20. Both Defendants claim the sum of $65,862.33 for legal fees comprising fees paid to Gordon and Gordon and Nelson Green Chambers together with payments made to the referee. The defendants contend that each party should recover their full costs as the claimant filed separate claims against the defendants.
21. CPR 2000 Part 64.7 provides that if two or more parties having the same interest in relation to proceedings are separately presented the court may disallow more than one set of costs.
22. The claimant filed two claims against the parties who were both represented by the same counsel. The two claims raised similar factual issues relating to (HOA) fees due and owing by the respective homeowners. The claims were consolidated with the appointment of a referee to determine the issues in dispute. The case was not complex and turned on the narrow issue of quantum.
23. I am of the view that the defendants had the same interest although represented separately in the proceedings. In keeping with CPR 64.7, I will disallow the amounts claim by both parties and instead make a single award for the payment for $57,040.65 as legal costs.
24. The defendants claim an award for the costs in the sum of $8821.94 for the referee’s fees. The order appointing the referee clearly provides that the fees would be paid equally between the parties. This order was not been set aside and there is no reason to depart from the terms. Accordingly no award is made under this head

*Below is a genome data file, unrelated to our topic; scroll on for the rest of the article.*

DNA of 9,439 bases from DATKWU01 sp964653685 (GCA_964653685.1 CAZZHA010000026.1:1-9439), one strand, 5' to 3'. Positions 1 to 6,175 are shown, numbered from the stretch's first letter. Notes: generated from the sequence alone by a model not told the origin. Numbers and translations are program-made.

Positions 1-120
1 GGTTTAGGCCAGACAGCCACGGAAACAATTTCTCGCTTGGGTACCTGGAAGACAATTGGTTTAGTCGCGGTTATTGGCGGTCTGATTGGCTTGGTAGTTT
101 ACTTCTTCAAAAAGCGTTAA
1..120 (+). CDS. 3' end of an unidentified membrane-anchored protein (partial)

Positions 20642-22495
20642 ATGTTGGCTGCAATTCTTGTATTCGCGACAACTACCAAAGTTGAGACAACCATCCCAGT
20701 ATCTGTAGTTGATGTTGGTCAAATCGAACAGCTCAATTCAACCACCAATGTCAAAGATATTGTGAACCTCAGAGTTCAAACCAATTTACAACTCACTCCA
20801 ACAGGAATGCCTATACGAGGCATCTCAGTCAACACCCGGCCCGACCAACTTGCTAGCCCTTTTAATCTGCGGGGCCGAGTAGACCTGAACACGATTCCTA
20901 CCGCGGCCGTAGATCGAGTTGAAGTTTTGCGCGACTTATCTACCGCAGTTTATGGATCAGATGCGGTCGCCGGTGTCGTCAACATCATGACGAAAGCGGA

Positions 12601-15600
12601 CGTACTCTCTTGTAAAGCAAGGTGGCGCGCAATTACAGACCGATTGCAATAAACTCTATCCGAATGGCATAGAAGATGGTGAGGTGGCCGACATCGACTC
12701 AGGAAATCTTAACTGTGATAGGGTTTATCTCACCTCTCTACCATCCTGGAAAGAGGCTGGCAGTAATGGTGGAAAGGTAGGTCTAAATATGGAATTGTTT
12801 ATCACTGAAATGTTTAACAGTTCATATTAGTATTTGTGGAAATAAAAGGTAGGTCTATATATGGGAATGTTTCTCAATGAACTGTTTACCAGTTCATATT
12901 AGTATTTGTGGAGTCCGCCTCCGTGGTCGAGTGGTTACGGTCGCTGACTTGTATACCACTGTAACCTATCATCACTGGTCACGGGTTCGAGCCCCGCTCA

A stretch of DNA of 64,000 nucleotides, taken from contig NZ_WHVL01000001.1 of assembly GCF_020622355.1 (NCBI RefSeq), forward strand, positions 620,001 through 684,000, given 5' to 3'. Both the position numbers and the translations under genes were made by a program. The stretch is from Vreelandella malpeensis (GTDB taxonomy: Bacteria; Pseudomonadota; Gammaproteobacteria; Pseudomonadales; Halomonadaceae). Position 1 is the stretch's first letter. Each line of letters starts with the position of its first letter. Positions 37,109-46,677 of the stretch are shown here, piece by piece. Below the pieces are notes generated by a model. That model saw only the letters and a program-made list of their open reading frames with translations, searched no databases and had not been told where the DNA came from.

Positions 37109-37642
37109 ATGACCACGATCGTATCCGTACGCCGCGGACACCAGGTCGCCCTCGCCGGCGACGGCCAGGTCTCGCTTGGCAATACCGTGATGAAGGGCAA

Out of pocket expenses
25. Both directors of the defendants’ company claim out of pocket expenses for air flights and hotel expenses from 2nd October 2013 to 11 th August 2016. The defendants aver that the defendant companies had two different directors who each had to travel to St Lucia at different times to give instructions and attend court proceedings.
26. The court notes that both defendants claim for air flight on 2nd October 2013 which predates the filing of the claim on the 28 th October 2013. The court accepts that the defendants’ representatives had to incur expenses to travel to brief counsel, attend case management conferences and brief the referee. However, the amounts claimed under this head are not substantiated by evidence from any of the defendants. In the absence of evidence the court is minded to award a nominal sum of $15,000.00 to each defendant.
Costs against a third Party
27. The defendants’ avow that Mark Waters, the directing mind of the claimant company, although not a party to the proceedings should be made to pay the costs of the proceedings.
28. The court has jurisdiction to order costs against a third party who is not a party to the proceedings. In Re a company  , the court awarded costs against directors of a company who improperly caused the other side to incur costs in a winding up.
29. An award of costs against a person who is not a party must be made on application and on notice to the person against whom the costs order is sought. The court accepts that the reprehensible conduct of Mark Waters in seeking extortionate fees from the defendants justified an imposition of costs on him personally. However, the defendants failed to comply with the procedural requirements of Rule 64.10 and in the circumstances costs shall be paid by the claimant company.
30. In summary, the claimant shall pay the defendants the following :
(1) Legal costs in the sum of $57,040.65
(2) Out of pocket expenses in the sum of $15,000.00 to each defendant.
(3) Interest on the global sum at the rate of 6 % from the date of judgment until payment in full.
(4) The costs awarded shall be paid on or before the 30th July 2018.
31. I wish to express my sincerest apology to the parties for the delay in delivery this decision.
BY THE COURT